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Castro: I May Die But Communism Will Live Forever

FILE - Fidel Castro in Havana, Cuba.
FILE - Fidel Castro in Havana, Cuba.

In a rare public speech Tuesday, former Cuban communist leader Fidel Castro told a crowd of party loyalists that while he is close to the end of his life, “the ideas of Cuban Communists will remain” long after he is gone.

Castro was speaking during the closing of the Cuban Communist Party congress in Havana, which had just re-appointed his brother, Raul, as head of the party for another five years. Raul is six years younger than Fidel.

"I'll be 90 years old soon," Fidel said to the crowd of about 1,300. "Soon I'll be like all the others. The time will come for all of us.”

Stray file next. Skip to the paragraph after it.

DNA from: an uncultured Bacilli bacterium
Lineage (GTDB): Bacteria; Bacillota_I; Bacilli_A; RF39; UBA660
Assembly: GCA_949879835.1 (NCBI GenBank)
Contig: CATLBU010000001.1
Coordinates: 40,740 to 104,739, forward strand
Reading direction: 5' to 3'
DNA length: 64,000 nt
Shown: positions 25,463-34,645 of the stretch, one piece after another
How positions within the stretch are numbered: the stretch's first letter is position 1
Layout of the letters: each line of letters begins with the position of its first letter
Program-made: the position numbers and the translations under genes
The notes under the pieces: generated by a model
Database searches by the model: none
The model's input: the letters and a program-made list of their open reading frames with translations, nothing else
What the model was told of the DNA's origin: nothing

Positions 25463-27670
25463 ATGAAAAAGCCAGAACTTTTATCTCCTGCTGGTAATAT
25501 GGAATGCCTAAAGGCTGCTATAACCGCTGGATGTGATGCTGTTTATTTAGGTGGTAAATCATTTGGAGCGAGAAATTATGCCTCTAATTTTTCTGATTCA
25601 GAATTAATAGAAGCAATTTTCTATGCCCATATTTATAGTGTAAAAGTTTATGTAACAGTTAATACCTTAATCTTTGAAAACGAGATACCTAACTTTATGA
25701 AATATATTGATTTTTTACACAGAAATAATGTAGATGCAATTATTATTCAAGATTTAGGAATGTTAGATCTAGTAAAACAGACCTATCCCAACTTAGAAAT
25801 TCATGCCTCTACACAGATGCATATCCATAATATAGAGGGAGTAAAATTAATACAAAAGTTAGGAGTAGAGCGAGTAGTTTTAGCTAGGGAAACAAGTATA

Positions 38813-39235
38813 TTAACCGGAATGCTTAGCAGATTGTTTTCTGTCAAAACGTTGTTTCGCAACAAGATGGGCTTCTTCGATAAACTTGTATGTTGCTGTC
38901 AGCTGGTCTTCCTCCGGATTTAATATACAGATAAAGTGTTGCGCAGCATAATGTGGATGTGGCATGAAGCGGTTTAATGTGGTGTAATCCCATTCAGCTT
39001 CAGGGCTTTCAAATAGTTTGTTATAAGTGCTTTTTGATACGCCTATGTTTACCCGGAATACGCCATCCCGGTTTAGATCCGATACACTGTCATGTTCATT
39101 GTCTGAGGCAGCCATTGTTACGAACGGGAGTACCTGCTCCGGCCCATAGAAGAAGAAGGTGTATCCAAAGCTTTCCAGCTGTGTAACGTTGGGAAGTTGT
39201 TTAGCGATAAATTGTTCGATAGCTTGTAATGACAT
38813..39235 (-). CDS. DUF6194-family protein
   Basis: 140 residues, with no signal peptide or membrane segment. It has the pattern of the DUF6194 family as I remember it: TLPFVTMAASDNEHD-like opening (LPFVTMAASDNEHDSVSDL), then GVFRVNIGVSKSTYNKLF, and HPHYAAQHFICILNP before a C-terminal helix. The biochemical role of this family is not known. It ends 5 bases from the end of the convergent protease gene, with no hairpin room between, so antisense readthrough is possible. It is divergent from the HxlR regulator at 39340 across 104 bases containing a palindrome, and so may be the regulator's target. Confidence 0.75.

While the elder Castro brother looked frail, but healthy in one of his most extensive public appearances since a serious illness ten years ago forced him to relinquish control of the communist government he helped form.

"Perhaps this will be one of the last times I speak in this room," he said. “But the ideas of the Cuban Communists will remain as proof on this planet that if they are worked at with fervor and dignity, they can produce the material and cultural goods that human beings need, and we need to fight without a truce to obtain them."

Fidel’s comments came at the end of the four-day secret party congress, which coincided with the 55th anniversary of the failed Bay of Pigs invasion by U. S. supported counterrevolutionaries. The twice-a-decade congress ended a month after U.S. President Barack Obama's historic visit to Havana, the first visit to Cuba by a sitting U.S. president in nearly 90 years.

Prior to Tuesday’s appearance, Fidel had been living in relative seclusion, writing an occasional newspaper column and appearing with visiting world leaders.

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